When the NFL grades a draft, they base it on how well the team filled their needs in that draft. And in that respect, the Beavers scored big. They needed d-Line help and despite the Owa disappointment on LOI day, OSU landed a coveted 2-gap defensive tackle in Big Fred Thompson, immediate help at DE with JC transfer Dominic Glover, a can’t miss high-motor DT in Thomas Molesi, and a prep DE in Scott Crichton who the coaches think will play early. And again the Beavers picked up OSU-prototype lightening-fast nasty LB’s in Michael Bibbee and the highly-acclaimed Shaydon Akuna. And then Mana Tuivailala is another raw Stephen Paea type of project who will grayshirt and has tremendous potential.

One area where the Beavers needed some help was at running back and while Marable was a good get, the Beavers again just missed out on 4-star tailback and legacy Gio Bernard. With LOI day over, it would seem that the Beavers would have to make running back a big priority in 2011, right?

It would seem that way – but in another post-signing day surprise, Oregon State offered a grayshirt ride to Terron Ward, who was, surprisingly, virtually unrecruited. Ward was the star on an excellent De La Salle squad. He has excellent bloodlines, his father played in the NFL, and his brother was hard hitting Oregon Duck safety TJ Ward. The younger Ward's production was stellar this season, rushing for over 2000 yards and nearly 30 touchdowns in 2009.

Ward is really the icing on the cake for an excellent but smallish class – which may very well end up being OSU’s best class in the last 4-5 years, despite its’ small size.

 

Dan Norz, Associate Editor of BeaverFootball.com

It's laborious to say this every year, but forget about the rankings. Scout.com ranks Oregon State's class #64 in the nation and dead last in the Pac-10 - that's got to be a joke. No matter.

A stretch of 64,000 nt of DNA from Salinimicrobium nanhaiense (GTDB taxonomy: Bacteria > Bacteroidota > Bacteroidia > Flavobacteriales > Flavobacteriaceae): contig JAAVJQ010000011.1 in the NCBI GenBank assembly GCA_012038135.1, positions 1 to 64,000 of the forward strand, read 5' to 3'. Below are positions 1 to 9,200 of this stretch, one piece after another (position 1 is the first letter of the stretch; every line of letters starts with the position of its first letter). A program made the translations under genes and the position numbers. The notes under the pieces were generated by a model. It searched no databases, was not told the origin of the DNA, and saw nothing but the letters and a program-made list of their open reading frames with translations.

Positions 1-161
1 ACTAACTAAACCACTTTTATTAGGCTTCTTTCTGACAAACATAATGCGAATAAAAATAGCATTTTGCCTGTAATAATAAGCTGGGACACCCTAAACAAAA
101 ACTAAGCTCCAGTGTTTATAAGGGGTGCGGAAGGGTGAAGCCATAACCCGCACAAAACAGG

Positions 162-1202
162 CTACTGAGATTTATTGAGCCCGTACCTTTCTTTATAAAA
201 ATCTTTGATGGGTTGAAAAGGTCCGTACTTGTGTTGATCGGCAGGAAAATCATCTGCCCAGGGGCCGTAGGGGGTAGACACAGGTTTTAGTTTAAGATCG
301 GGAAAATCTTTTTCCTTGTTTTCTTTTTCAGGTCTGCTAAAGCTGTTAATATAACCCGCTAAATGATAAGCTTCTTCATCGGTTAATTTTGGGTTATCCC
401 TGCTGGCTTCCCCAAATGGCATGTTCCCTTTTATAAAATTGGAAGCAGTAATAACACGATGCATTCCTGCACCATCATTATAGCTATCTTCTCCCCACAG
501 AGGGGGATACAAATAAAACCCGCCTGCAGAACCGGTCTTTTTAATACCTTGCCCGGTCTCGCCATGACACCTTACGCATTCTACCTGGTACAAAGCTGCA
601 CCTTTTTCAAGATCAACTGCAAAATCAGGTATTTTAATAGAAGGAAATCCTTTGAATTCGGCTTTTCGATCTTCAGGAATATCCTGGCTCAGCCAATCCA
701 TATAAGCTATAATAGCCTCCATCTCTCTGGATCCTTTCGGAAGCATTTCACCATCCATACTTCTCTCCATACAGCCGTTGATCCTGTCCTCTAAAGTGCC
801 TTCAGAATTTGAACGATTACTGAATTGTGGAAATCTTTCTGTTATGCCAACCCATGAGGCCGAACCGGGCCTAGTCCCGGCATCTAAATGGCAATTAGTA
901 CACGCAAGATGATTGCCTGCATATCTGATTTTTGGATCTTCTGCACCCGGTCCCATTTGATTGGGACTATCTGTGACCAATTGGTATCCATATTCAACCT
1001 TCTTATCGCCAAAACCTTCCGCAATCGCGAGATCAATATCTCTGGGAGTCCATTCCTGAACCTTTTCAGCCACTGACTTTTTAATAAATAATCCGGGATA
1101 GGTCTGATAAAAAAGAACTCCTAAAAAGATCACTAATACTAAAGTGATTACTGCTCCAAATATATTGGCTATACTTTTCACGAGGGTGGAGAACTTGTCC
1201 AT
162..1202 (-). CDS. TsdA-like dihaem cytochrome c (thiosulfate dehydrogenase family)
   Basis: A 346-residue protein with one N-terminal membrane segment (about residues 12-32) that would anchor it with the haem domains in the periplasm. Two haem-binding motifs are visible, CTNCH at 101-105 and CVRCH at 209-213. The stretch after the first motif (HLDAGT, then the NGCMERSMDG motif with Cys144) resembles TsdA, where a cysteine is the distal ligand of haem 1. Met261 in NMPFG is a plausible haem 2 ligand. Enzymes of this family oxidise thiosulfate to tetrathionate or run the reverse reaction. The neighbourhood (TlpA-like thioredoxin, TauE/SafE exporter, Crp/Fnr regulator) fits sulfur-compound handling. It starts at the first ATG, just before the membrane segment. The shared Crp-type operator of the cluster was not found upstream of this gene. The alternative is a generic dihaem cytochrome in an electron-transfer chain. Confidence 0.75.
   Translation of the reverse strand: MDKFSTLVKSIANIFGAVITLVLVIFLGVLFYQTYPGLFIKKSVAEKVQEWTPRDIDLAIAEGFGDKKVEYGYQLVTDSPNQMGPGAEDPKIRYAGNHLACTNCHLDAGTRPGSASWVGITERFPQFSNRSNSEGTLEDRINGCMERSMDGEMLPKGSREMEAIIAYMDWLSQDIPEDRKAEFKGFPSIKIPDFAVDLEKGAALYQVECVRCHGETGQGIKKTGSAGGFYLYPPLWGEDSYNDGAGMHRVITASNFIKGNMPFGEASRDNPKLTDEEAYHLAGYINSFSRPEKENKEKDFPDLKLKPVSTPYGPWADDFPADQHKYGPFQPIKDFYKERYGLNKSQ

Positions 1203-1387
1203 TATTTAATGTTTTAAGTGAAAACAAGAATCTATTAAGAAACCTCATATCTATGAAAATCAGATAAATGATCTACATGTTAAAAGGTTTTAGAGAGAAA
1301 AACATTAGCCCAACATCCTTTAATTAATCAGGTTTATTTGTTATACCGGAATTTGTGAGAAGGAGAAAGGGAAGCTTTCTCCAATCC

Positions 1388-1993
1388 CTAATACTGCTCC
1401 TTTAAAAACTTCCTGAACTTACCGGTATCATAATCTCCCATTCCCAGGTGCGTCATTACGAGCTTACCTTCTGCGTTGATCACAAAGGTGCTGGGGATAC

The staff did a tremendous job filling needs on the defensive line signing five recruits with four of them having a legit shot at playing early.

QB Sean Mannion may be the steal of the class after blowing up his senior year. The same goes for DT Thomas Molesi who absolutely dominated for Oceanside.

Throw in super athletes Ryan Murphy and Shaydon Akuna for versatility along with the classic under recruited Oregonians in Michael Bibbee and Will Storey, who could turn into local stars, and a handful of grayshirts and the Beavers have already stocked the cupboards for years to come.

It's good to be a Beaver - even if the rankings don't reflect it.

 

Barry Bolton, Executive Editor of BeaverFootball.com

It's a class that's big on quality if not quantity -- the Beavs signed 10 three-star athletes, that's as many as did Cal. With less than 25 rides to give this class, (17 including grayshirts) the Beavs needed to address their needs wisely and the view from here is they did just that.

The defensive front seven was the big need and OSU brought in five d-linemen and three linebackers, nearly half the class is concentrated there.

DE Scott Crichton is my pick for the most underrated recruit of the class, and there were many to choose from. He and DT Thomas Molesi will be counted upon to provide a very solid outside-inside on the d-line in the years to come. Indeed, both of those guys along with Fred Thompson and Shaydon Akuna have the chance to be special in the Pac-10.

DE Dominic Glover will be counted on to provide an immediate impact this coming year. And then you look at some of the other guys, like Ryan Murphy, he has a chance to develop into a special player in the secondary over his career -- he was a big-time playmaker this past season.

The quarterback, Sean Mannion, is arguably the best to come out of Northern California this year and fits smartly what Mike Riley likes to do offensively.

As for OSU's final recruiting ranking, the Beavs with only 17 total signees were always going to be ranked last in the Pac-10. But here's the thing about that -- Oregon State out on the field has been confounding the recruiting rankings several years running, with Top 25 and upper Pac-10 tier finishes. This class provides plenty of early indication they're ready to continue that string.